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the role of the jury in a criminal trial

The Role of the Jury in a Criminal Trial

Juries are vital part of the Australian legal system. Juries are comprised of men and women from the community- randomly selected from the electoral roll.

The responsibility of the jury is to consider the facts of a case as presented by the Crown (Prosecution) and the Defence and decide whether any offence has been proved beyond reasonable doubt.

The jury is assisted by the Judge who explains elements of the law. The Judge is also entitled to assist the jury to understand the facts revealed by the evidence put forward by the Crown and the Defence.  

Most importantly, it is the members of the jury alone who bear the responsibility in determining the facts of the matter and deciding whether the accused is guilty or not guilty.

If you have been selected for jury service, you will receive a summons. A summons is a legal notice which requires a person to attend, give evidence or produce documents. In this case- the summons requires you to attend court. Being issued with a jury summons, does not mean you will serve on the jury. Who actually servers on the jury is decided during a further selection process called empanelling.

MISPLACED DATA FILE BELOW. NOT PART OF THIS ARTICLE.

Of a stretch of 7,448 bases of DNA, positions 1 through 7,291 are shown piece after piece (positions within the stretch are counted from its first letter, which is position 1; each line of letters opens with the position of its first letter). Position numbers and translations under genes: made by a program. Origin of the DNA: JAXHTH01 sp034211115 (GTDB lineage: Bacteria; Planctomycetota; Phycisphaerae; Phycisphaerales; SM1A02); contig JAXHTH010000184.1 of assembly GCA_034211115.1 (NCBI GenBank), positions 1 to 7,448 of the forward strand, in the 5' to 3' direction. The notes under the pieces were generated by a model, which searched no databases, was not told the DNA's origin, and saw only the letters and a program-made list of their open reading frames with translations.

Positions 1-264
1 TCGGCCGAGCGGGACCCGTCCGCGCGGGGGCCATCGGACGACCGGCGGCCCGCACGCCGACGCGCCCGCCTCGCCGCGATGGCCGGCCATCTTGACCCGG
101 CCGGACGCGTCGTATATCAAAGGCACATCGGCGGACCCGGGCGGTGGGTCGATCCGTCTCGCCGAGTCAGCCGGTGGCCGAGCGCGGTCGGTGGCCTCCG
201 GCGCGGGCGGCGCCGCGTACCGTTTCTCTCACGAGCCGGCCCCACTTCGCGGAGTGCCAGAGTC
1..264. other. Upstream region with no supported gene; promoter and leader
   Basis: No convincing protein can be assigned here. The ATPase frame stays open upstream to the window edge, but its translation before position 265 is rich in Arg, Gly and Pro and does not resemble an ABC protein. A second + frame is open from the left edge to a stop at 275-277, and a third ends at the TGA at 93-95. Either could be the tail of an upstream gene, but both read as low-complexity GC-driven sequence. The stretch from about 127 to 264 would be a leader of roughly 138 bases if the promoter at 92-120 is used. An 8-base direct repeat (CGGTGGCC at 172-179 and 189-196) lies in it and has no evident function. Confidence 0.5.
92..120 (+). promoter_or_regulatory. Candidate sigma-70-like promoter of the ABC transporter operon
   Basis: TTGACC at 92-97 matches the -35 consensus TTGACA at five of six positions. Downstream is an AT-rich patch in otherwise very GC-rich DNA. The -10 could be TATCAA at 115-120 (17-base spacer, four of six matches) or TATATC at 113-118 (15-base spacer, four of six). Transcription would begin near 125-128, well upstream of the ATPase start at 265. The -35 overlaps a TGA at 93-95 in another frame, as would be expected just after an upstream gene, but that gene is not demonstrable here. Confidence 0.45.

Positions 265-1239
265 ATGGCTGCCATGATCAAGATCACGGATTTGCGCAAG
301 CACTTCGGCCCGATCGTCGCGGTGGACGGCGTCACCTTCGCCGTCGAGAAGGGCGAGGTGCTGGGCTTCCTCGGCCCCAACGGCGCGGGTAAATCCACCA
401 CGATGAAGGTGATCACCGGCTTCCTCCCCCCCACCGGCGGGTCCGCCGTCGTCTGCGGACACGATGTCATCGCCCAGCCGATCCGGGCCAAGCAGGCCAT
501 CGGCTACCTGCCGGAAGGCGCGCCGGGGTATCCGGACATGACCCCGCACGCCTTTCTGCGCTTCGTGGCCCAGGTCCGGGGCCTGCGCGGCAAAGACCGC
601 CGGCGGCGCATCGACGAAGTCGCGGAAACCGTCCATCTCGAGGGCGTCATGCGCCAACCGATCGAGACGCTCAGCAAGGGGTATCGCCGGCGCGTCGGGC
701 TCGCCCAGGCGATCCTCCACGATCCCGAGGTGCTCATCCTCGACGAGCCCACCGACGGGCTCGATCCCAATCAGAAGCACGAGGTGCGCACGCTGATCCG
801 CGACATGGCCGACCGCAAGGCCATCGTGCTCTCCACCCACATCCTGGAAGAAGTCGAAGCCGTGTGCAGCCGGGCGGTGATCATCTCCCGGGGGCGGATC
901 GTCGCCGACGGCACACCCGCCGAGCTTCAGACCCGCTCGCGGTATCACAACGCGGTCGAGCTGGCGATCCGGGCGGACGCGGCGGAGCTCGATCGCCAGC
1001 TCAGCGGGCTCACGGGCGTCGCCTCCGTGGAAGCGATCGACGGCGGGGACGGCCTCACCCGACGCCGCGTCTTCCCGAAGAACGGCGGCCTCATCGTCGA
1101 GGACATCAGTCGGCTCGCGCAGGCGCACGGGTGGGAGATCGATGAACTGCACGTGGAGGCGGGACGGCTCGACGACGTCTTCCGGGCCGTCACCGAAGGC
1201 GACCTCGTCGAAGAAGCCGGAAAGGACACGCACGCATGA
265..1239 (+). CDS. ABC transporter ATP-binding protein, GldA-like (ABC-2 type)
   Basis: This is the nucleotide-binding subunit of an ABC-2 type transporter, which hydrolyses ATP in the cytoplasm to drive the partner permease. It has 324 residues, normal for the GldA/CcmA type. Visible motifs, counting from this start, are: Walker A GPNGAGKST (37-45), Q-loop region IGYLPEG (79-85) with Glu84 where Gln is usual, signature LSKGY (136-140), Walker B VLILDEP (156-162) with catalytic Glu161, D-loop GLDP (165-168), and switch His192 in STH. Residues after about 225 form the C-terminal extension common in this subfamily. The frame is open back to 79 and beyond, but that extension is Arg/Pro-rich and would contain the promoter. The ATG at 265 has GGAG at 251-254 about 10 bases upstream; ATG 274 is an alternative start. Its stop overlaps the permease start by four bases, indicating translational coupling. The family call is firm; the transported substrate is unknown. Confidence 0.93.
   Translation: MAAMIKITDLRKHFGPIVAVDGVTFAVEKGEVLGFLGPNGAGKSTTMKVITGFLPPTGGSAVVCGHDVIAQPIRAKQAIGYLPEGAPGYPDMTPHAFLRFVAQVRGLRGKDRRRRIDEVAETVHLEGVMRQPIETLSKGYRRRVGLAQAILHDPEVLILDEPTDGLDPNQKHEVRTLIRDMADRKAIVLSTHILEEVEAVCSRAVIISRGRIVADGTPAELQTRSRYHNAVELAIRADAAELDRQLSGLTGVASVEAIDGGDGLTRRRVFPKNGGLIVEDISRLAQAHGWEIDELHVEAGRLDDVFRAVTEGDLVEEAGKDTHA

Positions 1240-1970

Empanelling is the process where your name, along with your suburb and occupation are placed in a rotating box. The Judge’s Associate then randomly selects jurors from this box.

Once a juror’s name is called, the Crown may call ‘stand by’ or the Defence may call ‘challenge’. In the event this happens, another name will be called. If your name is selected, and you are not ‘stood by’ or ‘challenged’ you will be sworn in as a juror. This process is repeated until there are twelve jurors in the jury box.

Once empanelled, the charge, names of the prospective witnesses and the importance of acting impartially is pressed upon the jury by the Judge. The Judge will ask any juror who believes that they cannot act impartially in the trial to identify themselves.

Once this process has been completed, the trial will begin.

The Crown will ‘open’ the case with a brief outline of evidence to be called. The Crown will then call each witness, one by one. Each witness will be first questioned by the Crown, and then cross-examined by the Defence. The Crown does have the ability to re-examine a witness in some circumstances.

At the close of the Crown case, the Defence may call their own witnesses and the process is repeated.

At the conclusion of both the Crown and Defence case, both parties may address the jury in the form of a closing submission. At the conclusion of the addresses to the jury, the Judge will then ‘sum up’ the case. The jury will then retire to deliberate. Deliberation may take minutes, hours, even days.

If a jury returns a verdict of not guilty- the accused is discharged and allowed to go free. If the jury returns a guilty verdict- the Judge will then commence the sentencing proceedings. The jury plays no part in sentencing the accused.

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